High school football notebook, August 19
They also have reason to be thankful that the program still exists at all.
"Guy Changa went to a board meeting around 2001 when they (the Board of Education) were talking about getting rid of it," Roadcap said. "He presented some research saying, ‘hey, you know what, there are more injuries in soccer than there are in football, with all of the knee injuries that they have.
"That was what kept the program alive," Roadcap continued. "We had JV for a year and we stated climbing back up the ladder. We knew the youth is coming."
Almost a decade ago, Changa, who founded the Brunswick Bulldogs youth football and cheerleading program in 1996, heard from a booster club parent that the Brittonkill Central School District’s board was meeting to discuss cutting the football program at the school entirely. Changa and a group of football supporters pleaded their case and the football team was preserved.
Although Tamarac’s varsity team finished 4-5 a season ago, the Bengals went 5-4 in 2008 and have made steady progress ever since the 2002 season was canceled due to a lack of participation. The biggest reason for the recent upswing has been the success of the Bulldogs youth program.
Changa got his start on the local football scene as an assistant coach for his nephews in the South Troy Pop Warner program. When Changa’s son was born, Changa realized he wanted him to play football in his hometown.
A Pop Warner program, the Brunswick Bengals, had existed but faded away over the years. Changa and his brother-in-law began work on creating a new team, naming it after the Canton Bulldogs, one of the first professional teams in the nation.
The Bulldogs played at the Pop Warner level from 1996 to 1999, joining the Northeast Youth Football League in 2000. From 2002 to 2005, the two teams the Bulldogs fielded on a competitive level captured five of the six possible Super Bowl titles they could have won.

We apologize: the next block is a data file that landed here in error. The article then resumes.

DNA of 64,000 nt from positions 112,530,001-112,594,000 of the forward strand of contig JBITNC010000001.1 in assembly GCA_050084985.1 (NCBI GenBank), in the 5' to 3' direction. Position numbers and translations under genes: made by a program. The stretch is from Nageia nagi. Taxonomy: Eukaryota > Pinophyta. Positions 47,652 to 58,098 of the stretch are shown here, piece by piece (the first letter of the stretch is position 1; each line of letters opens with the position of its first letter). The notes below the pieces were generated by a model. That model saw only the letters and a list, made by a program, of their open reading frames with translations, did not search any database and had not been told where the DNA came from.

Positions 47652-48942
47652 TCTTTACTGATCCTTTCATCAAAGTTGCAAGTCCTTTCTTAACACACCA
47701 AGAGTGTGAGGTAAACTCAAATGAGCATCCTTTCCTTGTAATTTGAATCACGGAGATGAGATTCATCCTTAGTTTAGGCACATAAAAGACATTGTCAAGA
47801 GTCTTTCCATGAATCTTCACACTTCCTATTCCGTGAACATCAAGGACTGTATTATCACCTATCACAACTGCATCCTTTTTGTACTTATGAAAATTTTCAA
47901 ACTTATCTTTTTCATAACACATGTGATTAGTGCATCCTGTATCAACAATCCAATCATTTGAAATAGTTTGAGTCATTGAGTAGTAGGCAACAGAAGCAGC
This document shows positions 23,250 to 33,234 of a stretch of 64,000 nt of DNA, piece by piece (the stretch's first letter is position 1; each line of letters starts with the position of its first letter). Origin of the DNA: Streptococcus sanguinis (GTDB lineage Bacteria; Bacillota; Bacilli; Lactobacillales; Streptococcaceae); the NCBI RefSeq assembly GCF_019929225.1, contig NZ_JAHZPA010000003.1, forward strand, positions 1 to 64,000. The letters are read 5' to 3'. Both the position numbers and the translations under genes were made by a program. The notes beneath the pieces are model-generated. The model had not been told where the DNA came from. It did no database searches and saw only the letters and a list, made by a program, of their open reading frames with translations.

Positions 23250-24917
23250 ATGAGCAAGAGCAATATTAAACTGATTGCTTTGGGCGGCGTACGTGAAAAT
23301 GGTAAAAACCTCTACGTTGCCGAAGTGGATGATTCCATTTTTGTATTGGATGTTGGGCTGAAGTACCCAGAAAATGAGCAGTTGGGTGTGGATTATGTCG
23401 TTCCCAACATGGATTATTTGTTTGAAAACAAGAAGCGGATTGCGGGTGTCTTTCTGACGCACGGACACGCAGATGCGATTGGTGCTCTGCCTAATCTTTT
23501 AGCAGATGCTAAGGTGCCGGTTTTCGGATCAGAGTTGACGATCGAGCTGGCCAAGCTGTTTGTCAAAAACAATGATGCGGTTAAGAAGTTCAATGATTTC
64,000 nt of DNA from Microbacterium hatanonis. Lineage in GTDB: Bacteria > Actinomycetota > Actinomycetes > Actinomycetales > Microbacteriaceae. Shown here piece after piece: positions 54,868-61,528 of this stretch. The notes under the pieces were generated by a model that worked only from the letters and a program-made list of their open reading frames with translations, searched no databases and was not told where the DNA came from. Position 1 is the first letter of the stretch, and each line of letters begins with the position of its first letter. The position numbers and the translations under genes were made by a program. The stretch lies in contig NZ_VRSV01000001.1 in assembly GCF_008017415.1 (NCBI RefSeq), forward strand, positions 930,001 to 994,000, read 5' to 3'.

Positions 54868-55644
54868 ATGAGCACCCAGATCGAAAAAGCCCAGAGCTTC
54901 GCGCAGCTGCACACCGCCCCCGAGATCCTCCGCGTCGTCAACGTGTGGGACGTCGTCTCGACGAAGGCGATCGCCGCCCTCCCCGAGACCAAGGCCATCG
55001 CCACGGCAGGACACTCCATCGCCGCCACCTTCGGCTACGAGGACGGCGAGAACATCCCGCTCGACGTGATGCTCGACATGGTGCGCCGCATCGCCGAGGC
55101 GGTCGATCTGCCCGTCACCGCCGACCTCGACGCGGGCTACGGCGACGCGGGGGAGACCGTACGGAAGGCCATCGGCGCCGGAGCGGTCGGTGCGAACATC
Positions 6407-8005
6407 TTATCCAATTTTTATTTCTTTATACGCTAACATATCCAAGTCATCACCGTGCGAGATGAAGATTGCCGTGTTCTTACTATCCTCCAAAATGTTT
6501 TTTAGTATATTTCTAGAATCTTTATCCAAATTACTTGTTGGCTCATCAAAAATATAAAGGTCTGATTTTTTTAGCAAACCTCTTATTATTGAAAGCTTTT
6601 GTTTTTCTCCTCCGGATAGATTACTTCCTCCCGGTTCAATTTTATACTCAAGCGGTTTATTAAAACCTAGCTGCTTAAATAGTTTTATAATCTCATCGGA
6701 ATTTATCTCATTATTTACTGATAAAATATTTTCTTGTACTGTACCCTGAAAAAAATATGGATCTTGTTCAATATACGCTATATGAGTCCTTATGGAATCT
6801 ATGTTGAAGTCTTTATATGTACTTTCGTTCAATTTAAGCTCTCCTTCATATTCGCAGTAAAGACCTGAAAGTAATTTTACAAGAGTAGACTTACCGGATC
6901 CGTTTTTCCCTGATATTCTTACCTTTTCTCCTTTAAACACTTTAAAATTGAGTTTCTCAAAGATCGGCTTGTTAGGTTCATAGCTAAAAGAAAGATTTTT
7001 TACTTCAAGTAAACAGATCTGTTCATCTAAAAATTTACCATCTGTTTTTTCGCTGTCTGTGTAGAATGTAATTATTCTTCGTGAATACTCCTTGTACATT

A few years later, those players are competing for the Tamarac varsity squad with a decade of football experience already under their belts.
"That’s where it starts and that’s why I believe Watervliet was so successful for so many years," Roadcap said. "If a kid comes on the field for the first time in seventh grade, in their mind, they think they’re playing a game of pickup football. In reality, it’s very tedious, with repetition, doing the same thing over and over again. The kids are like, ‘this isn’t sandlot football.’ It’s not. This is tackle football."
Changa has worked with the Tamarac coaches over the years, installing the same language and terminology that the varsity team used with the youth program. Similar types of communication between lower levels and the high school squads have made the Cambridge, Hoosick Falls and Schuylerville programs successful in much the same way.
"We’ve played this way since our youth in the Brunswick Bulldogs," said junior quarterback Nick Casale. "And we played both ways over there and it continues through the whole program."
"Introducing it down there has really propelled us," Roadcap said. "Five years ago when I started, I had 24 kids and three were soccer players, kickers, trying to make it work. This year I have 47. Each year the number has climbed by about five. In Class C football, that’s a good number.
"Our numbers are really good, they really are. That’s half the battle."
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